Tuesday, December 22, 2009

The Early Years Of A Dxer In South Africa - Part 3

This 1960's Siera valve radio produced good mediumwave reception.


One evening during 1973 I decided to tune across the mediumwave band on the family Siera valve radio. The sensitivity of the set proved to be quite good on mediumwave and I was pleasantly surprised to hear and identify Radio Botswana (50 kw) on 971 kHz for the first time. The signal was remarkably clear and marked the beginning of a search for other stations operating in the mediumwave band. During the next few evenings I managed to hear and identify Radio Mozambique on 737 kHz (50 kw), Radio Swaziland on 881 khz (10 kw) and Radio Lesotho on 899 kHz (10 kw). Part of the fascination of listening to stations on the mediumwave band was the content of the programming which included local news and announcements - an interesting change from the external service shortwave broadcasting of the day. 


A few dx publications helped to futher my knowledge while providing inspiration and enthusiasm for the hobby.

I purchased a 1972 edition of "How To Listen To The World" from Technical Books for R3.70. Interesting chapters included : "How To Live With A Budget Receiver" by Gordon Nelson & Russel Edmunds and "Intercontinental Mediumwave Listening" by Richard Wood.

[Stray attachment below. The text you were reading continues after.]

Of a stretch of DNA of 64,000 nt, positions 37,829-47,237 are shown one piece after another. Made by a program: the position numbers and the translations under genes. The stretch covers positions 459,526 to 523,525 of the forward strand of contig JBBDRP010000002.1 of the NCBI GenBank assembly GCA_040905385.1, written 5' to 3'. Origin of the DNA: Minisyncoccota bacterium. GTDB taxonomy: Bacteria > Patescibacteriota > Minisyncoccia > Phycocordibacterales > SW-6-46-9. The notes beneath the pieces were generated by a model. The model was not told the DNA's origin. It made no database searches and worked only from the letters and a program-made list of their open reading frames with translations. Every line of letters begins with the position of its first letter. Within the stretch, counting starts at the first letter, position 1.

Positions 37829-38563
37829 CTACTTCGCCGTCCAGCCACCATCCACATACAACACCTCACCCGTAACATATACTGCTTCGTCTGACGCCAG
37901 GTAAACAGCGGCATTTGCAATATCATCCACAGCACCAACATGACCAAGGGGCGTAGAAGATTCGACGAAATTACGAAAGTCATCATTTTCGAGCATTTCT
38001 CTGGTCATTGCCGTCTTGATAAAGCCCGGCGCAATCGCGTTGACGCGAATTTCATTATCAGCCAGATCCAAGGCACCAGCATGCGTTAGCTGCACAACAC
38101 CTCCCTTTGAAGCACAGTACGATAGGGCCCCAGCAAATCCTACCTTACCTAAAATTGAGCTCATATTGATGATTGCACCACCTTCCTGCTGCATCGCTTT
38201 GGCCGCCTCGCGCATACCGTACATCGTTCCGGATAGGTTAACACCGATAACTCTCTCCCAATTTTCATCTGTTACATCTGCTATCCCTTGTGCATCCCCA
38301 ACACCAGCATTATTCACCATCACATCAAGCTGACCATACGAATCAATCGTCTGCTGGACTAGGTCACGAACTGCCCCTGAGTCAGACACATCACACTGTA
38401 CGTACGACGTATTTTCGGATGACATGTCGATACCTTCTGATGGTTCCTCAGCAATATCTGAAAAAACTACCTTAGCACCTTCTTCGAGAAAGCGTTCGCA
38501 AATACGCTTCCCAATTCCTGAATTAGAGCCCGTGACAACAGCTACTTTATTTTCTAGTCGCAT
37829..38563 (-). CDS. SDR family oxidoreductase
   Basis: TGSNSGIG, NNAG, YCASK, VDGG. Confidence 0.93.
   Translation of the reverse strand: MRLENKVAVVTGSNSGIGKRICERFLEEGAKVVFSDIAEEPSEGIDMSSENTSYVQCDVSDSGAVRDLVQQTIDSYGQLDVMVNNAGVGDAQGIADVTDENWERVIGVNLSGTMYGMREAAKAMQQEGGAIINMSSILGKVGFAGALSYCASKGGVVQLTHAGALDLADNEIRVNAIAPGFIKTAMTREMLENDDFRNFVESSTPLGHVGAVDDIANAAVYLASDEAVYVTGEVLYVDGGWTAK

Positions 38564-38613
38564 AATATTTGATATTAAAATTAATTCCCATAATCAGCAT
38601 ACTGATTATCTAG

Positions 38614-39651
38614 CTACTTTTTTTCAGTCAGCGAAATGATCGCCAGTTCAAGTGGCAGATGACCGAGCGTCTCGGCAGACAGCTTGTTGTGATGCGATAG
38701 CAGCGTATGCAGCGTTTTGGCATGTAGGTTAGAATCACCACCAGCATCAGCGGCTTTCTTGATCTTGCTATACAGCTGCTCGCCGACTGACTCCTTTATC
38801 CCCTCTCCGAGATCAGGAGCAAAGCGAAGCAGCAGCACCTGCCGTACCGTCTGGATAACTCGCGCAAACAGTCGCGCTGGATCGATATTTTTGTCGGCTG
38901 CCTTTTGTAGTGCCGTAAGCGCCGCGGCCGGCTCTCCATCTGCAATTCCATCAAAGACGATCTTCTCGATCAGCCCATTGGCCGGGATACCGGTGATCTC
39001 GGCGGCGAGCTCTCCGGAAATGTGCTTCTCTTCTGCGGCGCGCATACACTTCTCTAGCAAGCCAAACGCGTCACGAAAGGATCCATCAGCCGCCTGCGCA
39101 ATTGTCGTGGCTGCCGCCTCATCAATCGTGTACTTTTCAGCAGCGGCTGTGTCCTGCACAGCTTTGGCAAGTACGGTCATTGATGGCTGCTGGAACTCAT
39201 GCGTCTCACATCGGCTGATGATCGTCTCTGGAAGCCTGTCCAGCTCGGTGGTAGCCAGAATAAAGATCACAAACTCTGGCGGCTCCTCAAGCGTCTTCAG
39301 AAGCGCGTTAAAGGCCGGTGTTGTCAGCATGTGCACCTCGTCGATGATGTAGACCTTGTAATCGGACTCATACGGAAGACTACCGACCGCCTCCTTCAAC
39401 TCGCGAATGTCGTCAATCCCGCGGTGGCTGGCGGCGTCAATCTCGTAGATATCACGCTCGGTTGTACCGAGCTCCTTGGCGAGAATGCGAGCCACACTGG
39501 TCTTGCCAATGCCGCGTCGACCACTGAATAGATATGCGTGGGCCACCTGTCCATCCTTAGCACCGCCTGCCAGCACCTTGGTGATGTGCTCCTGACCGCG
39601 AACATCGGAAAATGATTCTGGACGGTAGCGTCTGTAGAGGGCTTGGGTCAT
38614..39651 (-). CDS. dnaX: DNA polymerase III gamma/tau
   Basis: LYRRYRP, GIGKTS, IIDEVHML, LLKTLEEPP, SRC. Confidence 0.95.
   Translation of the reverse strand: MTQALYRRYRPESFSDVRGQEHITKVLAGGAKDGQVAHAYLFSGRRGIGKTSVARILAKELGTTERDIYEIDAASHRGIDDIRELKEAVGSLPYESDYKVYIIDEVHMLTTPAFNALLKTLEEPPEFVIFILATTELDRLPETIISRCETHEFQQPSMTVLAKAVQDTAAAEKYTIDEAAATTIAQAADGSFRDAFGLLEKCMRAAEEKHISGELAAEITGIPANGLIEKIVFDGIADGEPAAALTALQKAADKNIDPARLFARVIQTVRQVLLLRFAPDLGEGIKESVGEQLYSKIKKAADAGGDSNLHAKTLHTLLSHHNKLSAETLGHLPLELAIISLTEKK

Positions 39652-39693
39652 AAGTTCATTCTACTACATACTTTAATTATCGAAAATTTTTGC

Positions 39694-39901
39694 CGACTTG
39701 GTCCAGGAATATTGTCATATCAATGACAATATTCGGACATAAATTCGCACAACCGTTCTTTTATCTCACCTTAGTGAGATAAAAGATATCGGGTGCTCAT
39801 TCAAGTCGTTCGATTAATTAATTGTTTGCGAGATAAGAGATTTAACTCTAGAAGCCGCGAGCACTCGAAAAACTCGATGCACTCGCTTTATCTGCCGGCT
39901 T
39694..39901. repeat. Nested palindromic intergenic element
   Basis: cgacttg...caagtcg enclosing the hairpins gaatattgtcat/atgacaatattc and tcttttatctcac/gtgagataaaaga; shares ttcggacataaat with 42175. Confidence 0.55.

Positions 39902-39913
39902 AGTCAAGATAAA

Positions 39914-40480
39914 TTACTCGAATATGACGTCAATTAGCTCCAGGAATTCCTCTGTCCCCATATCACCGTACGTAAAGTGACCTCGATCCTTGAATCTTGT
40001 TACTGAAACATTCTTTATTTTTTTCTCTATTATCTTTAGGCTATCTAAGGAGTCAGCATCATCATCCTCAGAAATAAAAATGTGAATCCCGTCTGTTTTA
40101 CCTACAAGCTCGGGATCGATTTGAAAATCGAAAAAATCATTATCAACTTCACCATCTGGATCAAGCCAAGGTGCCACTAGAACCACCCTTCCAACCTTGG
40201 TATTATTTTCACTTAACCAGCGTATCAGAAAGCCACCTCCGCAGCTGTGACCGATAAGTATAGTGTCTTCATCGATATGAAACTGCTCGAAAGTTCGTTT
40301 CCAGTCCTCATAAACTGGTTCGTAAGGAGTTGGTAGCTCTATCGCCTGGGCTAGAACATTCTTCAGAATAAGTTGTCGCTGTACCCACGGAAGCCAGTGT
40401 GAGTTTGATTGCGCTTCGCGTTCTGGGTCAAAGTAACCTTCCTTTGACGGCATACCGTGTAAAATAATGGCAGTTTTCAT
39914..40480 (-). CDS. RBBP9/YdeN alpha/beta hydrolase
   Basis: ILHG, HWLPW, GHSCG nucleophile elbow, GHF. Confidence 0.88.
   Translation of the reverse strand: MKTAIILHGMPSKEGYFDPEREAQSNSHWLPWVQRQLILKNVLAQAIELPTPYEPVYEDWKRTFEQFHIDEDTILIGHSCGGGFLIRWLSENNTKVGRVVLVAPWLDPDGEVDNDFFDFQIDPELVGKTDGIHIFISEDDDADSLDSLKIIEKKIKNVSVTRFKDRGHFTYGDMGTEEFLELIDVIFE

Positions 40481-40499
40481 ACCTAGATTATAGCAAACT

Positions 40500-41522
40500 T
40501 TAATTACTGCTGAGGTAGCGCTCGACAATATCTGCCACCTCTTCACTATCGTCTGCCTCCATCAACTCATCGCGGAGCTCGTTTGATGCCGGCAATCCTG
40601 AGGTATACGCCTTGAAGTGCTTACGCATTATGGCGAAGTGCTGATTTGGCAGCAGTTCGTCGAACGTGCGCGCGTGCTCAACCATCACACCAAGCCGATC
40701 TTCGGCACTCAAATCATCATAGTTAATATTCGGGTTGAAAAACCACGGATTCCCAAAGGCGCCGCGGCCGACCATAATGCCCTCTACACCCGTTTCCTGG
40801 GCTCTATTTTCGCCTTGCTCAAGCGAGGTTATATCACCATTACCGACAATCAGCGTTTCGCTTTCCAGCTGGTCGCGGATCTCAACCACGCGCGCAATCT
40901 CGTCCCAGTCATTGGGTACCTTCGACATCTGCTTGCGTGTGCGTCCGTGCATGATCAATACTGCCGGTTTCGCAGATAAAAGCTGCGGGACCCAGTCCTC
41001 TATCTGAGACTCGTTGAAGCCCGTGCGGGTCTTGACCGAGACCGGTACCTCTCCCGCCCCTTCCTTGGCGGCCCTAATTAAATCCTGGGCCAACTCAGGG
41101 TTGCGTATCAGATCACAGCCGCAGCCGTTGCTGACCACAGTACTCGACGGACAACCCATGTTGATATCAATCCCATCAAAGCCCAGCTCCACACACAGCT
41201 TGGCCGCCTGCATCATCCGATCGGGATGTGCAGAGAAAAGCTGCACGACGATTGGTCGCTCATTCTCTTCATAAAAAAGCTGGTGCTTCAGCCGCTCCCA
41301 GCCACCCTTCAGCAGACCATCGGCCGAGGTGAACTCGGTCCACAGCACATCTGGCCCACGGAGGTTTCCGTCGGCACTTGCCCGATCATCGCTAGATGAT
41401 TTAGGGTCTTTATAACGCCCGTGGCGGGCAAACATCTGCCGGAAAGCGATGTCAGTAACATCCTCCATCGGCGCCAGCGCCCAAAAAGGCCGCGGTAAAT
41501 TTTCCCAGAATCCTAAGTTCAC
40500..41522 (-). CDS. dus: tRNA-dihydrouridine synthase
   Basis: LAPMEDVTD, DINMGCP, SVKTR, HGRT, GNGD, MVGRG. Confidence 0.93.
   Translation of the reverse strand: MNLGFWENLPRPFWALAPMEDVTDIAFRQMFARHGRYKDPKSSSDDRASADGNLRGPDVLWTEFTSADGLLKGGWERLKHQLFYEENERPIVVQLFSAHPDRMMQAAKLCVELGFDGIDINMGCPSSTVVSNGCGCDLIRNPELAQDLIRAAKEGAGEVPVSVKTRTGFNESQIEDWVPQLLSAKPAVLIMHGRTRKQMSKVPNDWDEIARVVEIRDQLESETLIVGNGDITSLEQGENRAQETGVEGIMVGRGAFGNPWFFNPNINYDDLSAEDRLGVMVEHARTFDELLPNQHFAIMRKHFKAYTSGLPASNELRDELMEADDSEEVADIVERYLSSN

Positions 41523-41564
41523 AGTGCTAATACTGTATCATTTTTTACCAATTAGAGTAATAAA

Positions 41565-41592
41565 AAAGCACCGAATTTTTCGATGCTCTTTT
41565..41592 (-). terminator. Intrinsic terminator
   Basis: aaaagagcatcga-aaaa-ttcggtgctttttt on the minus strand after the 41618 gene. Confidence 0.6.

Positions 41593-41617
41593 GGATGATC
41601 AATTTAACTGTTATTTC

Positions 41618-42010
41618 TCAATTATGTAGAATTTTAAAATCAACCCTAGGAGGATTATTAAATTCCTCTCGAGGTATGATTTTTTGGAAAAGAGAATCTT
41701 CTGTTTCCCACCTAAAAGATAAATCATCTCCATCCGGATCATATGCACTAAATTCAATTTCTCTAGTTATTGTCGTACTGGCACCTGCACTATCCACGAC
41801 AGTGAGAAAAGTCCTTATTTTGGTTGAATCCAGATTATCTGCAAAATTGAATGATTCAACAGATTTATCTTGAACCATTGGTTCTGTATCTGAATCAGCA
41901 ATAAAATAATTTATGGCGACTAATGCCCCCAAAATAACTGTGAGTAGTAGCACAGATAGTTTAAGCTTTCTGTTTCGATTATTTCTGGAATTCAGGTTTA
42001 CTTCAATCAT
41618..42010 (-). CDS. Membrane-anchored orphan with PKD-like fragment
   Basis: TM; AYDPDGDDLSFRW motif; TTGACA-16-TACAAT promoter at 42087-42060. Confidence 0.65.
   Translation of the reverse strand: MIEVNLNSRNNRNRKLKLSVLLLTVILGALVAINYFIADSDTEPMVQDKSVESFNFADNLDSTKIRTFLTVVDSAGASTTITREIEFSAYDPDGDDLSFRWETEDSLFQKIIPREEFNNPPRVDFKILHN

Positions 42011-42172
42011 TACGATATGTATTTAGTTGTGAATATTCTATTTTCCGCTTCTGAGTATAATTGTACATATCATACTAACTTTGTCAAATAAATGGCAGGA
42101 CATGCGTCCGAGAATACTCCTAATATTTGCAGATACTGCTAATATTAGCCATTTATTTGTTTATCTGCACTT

The "World Radio And TV Handbook" remains a valuable source of information for today's dxer. I purchased the 1974 edition of the handbook for R5.80. 


Although it would be quite a few years before I would be able to locate a classic second hand R7, I used to read about the ledgendary range of Drake Communications Receivers with great interest.

This advertisement for the Drake DSR1 receiver appeared on page 45 of the 1974 WRTH. The receiver included an innovative digital synthesiser display with an accuracy of up to 100 Hz - an awesome facility for a dxer in 1974 ! The advertised price in the 1974 Popular Electronics Communications Yearbook was 2 295 dollars U.S.

The Drake SPR4 was also advertised and proved to be a well built, top performing set. It has since achieved the status of a classic receiver. The 1974 retail price was a somewhat more affordable 579 dollars U.S. 


The 1974 Wednesday April 24 edition of The Argus "Short Wave World" column dealt with the bandspread capability of receivers available at the time. 

"Short Wave World" was a weekly newspaper column written by respected South African dxer Gerry Wood. Readers were invited to write in with their dx questions. The column, which appeared in the Argus during the early 1970's, also served to promote the dxing hobby and the South African DX Club (SADXC). 


I joined the SADXC in 1974 and received my first copy of the SA DX News. I was astonished to read about the remarkable loggings of experienced and dedicated South African dxers at the time.

The front cover of the SADXC Magazine and the first page of the August 1974 edition of the "DX Logbook" column. 

Many of the reported stations were heard fairly regularly in South Africa via modest receivers and random longwire antenna. Click onto the image for a high resolution. The mediumwave loggings especially caught my attention. Various mediumwave radio stations got through from Africa and Europe with good signals. The trans Atlantic reception from the U.S.A. (heard in Cape Town) and trans Indian Ocean reception from Australia (noted in Durban) was intriguing and almost unbelievable to say the least !

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